With the holidays fast approaching, many professionals are experiencing that annual conundrum: What is the protocol for gift giving in the workplace?
Should I give my team members a token of my appreciation? What about my boss? And if I give my favorite co-worker a gift, do I have to give everyone something?
To help make sure you don’t inadvertently make a holiday faux pas, here are some of the unspoken rules of gift giving in the workplace.
Give Down, Not Up
The guru of workplace rules, Alison Green (founder of the Ask a Manager website), suggests that gift giving should flow down the chain of command, not up. That means it’s acceptable for managers to give to their subordinates, but that staff members should not give to their bosses.
The reasons for this are multifaceted, but primarily, Green says it’s due to power dynamics. Managers have power over their employees. If employees feel obligated to offer them gifts, managers are inappropriately benefiting from that dynamic. Likewise, employees may wrongly believe (or create the impression) that they’re entitled to favorable treatment because of their gift.
Regardless of your role, avoid giving up the chain. If you’re a manager, encourage your employees not to give you gifts.
Also read: 4 No-Cost Ways To Reward Your Staff
Keep It Reasonable & Focus on Equality
If you’re a manager and you choose to give down the chain (to your staff members), be sure to keep the cost of gifts within a reasonable budget and avoid playing favorites. Extravagant, expensive items—or those that are overly familiar—will only make people feel uncomfortable. Gift cards, on the other hand, are appropriate and usually appreciated, even in small amounts.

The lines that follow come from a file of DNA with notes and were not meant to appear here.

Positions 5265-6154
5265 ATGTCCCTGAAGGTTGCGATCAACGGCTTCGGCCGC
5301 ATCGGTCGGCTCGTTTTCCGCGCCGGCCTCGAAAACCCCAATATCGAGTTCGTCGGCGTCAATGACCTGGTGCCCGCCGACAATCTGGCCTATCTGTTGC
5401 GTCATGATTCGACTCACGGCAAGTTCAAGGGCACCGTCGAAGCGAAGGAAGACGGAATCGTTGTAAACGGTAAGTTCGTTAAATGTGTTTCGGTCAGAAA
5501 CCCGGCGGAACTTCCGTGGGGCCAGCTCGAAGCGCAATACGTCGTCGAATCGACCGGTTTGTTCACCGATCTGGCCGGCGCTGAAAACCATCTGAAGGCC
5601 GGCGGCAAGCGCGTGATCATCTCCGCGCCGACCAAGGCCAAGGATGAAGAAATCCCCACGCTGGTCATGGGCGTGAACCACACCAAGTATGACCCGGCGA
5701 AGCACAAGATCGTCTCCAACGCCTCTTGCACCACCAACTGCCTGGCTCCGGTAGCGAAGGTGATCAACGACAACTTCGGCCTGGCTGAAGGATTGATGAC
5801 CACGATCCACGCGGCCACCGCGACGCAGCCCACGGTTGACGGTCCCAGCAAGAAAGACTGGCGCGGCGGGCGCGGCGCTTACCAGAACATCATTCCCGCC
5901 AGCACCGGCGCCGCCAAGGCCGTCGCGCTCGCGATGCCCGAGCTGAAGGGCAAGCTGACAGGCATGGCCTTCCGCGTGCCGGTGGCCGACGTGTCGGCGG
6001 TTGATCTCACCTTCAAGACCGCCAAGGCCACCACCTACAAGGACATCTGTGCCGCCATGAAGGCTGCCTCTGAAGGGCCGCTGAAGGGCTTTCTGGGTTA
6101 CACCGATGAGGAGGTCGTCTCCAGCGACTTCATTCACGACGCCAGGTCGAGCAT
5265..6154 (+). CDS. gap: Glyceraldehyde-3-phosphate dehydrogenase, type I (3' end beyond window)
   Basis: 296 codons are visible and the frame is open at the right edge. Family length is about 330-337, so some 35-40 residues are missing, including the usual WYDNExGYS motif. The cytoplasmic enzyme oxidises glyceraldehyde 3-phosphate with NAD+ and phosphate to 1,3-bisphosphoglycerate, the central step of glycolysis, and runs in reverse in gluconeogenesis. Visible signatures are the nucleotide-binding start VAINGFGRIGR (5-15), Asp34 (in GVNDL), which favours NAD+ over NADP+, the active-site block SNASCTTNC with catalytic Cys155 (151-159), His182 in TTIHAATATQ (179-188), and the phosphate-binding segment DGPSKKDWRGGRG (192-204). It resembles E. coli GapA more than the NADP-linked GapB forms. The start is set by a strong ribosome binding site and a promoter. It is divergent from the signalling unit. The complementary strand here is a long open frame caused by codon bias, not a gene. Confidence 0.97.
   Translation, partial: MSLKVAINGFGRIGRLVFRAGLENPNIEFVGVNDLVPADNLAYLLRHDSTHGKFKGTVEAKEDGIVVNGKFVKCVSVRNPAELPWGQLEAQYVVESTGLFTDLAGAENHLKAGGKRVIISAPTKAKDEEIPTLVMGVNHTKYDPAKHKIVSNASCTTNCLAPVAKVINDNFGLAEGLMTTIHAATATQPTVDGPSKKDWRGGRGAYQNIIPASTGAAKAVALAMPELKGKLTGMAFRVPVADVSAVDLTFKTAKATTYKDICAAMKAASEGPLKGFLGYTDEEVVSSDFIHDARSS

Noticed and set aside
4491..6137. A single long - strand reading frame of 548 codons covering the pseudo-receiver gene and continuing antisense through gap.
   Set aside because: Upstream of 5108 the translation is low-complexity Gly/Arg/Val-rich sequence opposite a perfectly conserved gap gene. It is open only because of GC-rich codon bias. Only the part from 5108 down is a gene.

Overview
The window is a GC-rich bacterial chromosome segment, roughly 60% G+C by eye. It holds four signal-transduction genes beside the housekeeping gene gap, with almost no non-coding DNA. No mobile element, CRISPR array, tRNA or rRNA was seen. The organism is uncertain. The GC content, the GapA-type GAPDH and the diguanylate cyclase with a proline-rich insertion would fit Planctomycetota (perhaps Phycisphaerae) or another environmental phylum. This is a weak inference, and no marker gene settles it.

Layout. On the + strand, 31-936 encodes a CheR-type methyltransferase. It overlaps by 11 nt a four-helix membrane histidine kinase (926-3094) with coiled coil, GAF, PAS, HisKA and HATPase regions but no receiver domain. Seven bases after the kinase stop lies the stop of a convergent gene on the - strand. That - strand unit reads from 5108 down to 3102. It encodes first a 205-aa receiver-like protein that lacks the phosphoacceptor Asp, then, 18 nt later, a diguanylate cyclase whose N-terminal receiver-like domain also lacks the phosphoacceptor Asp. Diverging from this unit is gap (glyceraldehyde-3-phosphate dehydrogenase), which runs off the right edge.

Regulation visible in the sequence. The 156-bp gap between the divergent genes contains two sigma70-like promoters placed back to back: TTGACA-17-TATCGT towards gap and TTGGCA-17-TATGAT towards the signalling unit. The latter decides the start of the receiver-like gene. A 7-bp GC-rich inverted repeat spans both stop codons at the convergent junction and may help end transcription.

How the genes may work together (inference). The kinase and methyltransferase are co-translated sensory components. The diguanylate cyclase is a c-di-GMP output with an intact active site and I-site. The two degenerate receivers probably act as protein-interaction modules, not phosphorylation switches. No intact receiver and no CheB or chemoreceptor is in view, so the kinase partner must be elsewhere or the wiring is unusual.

Just remember that everyone on the team should get the same gift. This isn’t a reward based on performance; it’s a gift given in the holiday spirit. From that perspective, everyone deserves equal treatment.
Exchange in Private
If you have one especially dear friend in the workplace (or a small handful) with whom you would like to exchange gifts, don’t do it in public. You don’t want others to feel excluded, which would be a natural response. Take your party to a private venue, outside of the workplace.
Also read: How To Survive the Company Holiday Party
Opt for Meaningful Expressions of Gratitude Instead
Most people in the workplace would rather receive a meaningful expression of gratitude than a physical gift. Instead of purchasing an item the receiver may care little about, why not write a heartfelt card? Alternatively, you could make a donation to the person’s favorite charity on their behalf. Or maybe bring in a platter of tasty treats for the team to share over coffee. The sentiment is what matters most; not the physical item.
Don’t let workplace gift giving etiquette stand in the way of embracing the true spirit of the holidays. Remember what it’s all about: spreading joy and good will to all. Following these simple rules will help ensure everyone enjoys the holidays together.